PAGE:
Ever since coronavirus became a worldwide media sensation, many groups have expectedly been trying to take advantage of the situation in different ways. From trying to push their miracle cures to scams trying to sell you medical equipment that will surely kill the virus before it reaches your lungs.
There’s been another way that the malicious have been trying to take advantage of current anxieties, and that is by price-gouging highly in-demand items like face masks and hand sanitizers.
When supply is constrained, usually rise. But eBay has taken it upon itself to control the market in a rather extreme way. They decided to outright ban the sale of face masks and hand sanitizer until the situation blows over.
While their heart is in the right place, their decision seems a little extreme. Especially when other retailers that allow third-party sellers like Amazon have taken much less drastic measures.
Amazon has simply removed 530,000 listings and suspended 2,500 seller accounts over similar price-gouging tactics regarding face masks and hand sanitizer.
Merely hours after eBay announced their decision, Facebook followed suit.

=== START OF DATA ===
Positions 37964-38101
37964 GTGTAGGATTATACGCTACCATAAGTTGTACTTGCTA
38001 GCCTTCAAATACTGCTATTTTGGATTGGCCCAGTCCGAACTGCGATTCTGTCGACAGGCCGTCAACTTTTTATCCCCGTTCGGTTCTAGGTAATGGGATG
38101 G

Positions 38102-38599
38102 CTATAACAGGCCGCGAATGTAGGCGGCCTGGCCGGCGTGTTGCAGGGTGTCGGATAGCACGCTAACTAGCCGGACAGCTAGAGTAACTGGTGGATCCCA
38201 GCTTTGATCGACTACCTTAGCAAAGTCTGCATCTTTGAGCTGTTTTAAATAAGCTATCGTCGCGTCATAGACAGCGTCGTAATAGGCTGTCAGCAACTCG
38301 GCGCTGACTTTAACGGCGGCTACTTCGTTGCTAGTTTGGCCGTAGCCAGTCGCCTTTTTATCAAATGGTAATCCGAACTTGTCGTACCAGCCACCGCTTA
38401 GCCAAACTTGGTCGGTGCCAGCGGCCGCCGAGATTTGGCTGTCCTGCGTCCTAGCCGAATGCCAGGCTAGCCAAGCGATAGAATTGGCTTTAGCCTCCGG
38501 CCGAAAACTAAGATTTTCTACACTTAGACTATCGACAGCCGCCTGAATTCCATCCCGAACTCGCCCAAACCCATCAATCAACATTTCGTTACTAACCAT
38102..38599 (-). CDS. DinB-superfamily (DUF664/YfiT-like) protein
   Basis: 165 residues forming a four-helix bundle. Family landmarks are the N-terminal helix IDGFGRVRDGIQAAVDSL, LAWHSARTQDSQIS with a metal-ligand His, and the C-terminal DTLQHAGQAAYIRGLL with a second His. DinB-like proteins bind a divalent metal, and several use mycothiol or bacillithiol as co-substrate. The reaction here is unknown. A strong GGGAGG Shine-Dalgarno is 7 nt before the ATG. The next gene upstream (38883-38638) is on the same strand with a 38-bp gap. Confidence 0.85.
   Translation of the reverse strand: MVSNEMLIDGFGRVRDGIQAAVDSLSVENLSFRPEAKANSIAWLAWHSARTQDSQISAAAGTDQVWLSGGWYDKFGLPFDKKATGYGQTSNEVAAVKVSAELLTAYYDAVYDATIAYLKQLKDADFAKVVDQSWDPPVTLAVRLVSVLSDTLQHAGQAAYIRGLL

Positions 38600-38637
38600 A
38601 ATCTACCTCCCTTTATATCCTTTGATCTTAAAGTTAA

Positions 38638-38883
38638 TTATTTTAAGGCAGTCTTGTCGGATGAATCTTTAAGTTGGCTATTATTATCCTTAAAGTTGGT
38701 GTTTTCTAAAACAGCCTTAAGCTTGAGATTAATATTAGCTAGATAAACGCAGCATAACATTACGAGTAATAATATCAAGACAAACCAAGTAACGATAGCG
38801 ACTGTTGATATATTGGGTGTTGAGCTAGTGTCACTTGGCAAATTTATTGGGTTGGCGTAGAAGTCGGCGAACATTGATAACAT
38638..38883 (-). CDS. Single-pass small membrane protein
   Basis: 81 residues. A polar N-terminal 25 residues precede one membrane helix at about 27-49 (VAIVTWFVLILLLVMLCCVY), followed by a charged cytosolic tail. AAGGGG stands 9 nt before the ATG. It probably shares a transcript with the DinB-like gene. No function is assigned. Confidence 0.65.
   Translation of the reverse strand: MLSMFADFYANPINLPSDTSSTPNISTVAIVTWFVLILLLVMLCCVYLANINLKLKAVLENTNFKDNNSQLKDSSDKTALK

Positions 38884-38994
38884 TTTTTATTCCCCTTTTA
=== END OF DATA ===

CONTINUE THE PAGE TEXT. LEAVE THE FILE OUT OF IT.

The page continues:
A rather ironic decision on Facebook’s part after Mark Zuckerberg famously said in January that they will not control political ads, including misleading ones, and that people “people can see for themselves […] so they can make their own judgments.”
Update: We’re banning ads and commerce listings selling medical face masks. We’re monitoring COVID19 closely and will make necessary updates to our policies if we see people trying to exploit this public health emergency. We’ll start rolling out this change in the days ahead.
— Rob Leathern (@robleathern) March 7, 2020
“Update: We’re banning ads and commerce listings selling medical face masks. We’re monitoring COVID19 closely and will make necessary updates to our policies if we see people trying to exploit this public health emergency,” tweeted Facebook’s Director of Product Management Rob Leathern. “We’ll start rolling out this change in the days ahead.”
It is currently unclear whether these decisions are purely in the interest of protecting consumers out of the goodness of their hearts or if they’re a direct response to recently introduced the Shop Safe legislation.